"Never rely on the glory of the morning nor the smiles of your mother-in-law," advises a Japanese proverb. Problems with in-laws transcend culture and have existed almost as long as human beings have walked the earth. That said, some in-law issues are particularly difficult. When you feel you are being treated rudely by your spouse's closest relatives, it can sting. In this case, it's a good idea to have a few strategies in place to help you cope with intentional or unintentional barbs.
Assume your in-laws' intentions are good. Your mother-in-law's remark about how it would be best if you could stay home with the baby might not be an attempt to disparage your parenting style, but it could have originated with a fear of her granddaughter being in child care. Or she could simply wish for an easier life for you and your family. Without being able to read her mind, you'll never know, so you might as well assume the best. Doing so will help you to contain your anger at hearing unwelcome (and rude-sounding) opinions.
Set boundaries. "Good fences make good neighbors," TV's "Dr. Phil" McGraw says on his website. And this axiom applies to in-laws as well. If your mother-in-law pops over with with some new throw pillows she thinks would look simply "divine" in your living room, feel free to thank her and then advise her that you're leaning toward more of a French country look than African safari. Tell her that you absolutely appreciate her thoughtfulness, however, and give her a big hug. If she disparages your style, let her know that she is entitled to her opinion and that you respect that.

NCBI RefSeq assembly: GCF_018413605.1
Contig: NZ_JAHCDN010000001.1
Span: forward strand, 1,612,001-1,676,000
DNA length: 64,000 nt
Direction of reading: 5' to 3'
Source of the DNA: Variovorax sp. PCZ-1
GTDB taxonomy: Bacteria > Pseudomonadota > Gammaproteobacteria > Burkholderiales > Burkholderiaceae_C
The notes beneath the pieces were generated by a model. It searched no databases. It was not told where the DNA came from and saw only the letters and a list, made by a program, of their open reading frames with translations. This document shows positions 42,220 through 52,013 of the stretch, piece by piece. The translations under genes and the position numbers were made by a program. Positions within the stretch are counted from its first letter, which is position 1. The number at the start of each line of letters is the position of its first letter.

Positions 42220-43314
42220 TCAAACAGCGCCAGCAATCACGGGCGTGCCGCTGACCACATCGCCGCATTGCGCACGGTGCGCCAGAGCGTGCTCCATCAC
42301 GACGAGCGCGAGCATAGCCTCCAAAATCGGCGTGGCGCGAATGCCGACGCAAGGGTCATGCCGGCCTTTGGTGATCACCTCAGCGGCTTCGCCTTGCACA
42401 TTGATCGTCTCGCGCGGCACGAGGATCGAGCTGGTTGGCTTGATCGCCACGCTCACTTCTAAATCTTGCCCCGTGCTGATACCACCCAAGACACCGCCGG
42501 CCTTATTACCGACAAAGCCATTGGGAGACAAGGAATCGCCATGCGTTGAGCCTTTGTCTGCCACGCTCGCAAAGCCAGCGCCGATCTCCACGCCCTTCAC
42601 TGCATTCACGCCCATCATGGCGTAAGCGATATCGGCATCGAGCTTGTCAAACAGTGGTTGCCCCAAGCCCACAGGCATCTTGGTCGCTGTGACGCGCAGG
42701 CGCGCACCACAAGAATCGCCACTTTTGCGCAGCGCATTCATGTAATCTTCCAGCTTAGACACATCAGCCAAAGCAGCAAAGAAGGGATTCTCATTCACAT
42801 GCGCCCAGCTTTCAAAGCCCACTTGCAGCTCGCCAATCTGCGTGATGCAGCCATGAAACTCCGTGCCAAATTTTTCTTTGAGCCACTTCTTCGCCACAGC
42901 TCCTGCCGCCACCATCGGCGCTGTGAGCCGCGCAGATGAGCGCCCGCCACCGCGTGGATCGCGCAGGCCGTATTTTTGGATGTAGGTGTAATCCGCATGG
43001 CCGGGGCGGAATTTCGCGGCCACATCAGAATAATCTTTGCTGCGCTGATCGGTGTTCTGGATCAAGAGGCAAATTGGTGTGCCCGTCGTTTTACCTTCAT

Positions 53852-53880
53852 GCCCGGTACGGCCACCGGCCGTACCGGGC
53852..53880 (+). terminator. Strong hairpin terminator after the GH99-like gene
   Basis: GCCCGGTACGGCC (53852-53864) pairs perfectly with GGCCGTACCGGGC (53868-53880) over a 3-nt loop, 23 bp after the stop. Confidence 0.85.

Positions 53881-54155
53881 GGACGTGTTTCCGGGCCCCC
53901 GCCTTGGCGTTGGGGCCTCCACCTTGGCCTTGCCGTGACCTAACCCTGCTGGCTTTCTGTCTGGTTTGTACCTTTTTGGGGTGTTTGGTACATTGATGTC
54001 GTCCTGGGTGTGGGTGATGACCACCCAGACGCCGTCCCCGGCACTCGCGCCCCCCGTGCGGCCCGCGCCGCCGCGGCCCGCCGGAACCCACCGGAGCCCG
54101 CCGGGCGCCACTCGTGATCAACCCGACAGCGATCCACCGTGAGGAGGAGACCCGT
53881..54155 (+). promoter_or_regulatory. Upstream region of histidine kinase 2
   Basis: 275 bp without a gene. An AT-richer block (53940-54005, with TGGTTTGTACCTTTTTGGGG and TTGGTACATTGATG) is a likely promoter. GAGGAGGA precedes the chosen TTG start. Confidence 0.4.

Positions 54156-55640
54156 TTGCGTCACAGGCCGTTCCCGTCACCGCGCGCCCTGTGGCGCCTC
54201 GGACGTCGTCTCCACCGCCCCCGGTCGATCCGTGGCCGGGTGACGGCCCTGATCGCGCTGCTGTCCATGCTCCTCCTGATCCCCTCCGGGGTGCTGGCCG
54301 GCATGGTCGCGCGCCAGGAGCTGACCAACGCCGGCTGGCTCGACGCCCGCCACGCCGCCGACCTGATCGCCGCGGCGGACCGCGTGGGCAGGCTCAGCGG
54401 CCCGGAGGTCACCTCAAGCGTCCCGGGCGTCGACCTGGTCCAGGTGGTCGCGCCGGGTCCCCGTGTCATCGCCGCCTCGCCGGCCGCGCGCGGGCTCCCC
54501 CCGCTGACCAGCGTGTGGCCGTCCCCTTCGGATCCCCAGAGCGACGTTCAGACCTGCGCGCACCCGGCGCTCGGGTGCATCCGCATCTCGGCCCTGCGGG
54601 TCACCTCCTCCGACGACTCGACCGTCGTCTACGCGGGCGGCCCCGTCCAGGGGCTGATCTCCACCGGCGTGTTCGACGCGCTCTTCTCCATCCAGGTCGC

Avoid hot-button issues such as politics. If your father-in-law starts talking about how incensed he is about the government wanting to take away his gun rights, and you're a die-hard pacifist, put your ideals into practice and keep your opinion to yourself. If he tries to drag you into the discussion, simply smile and say, "Bert, I value our relationship too much to have this conversation."
Present a united front with your spouse, who should insist that you be treated respectfully, psychologist Joseph Carver advises in a 2009 "Ask the Psychologist" column. Develop a secret sign that lets your spouse know when you've had enough and are ready to leave. Once you've had enough, you'll both know when to say your goodbyes.
Keep your distance. If your in-laws are, what Carver calls, toxic and personality-disordered, keep your visits to a strict -- and infrequent -- schedule. Expect your interactions to be difficult, and try not to take their behavior personally. Chances are, you could be the princess of a nation with the gross domestic product of Japan and they would still find something to nitpick.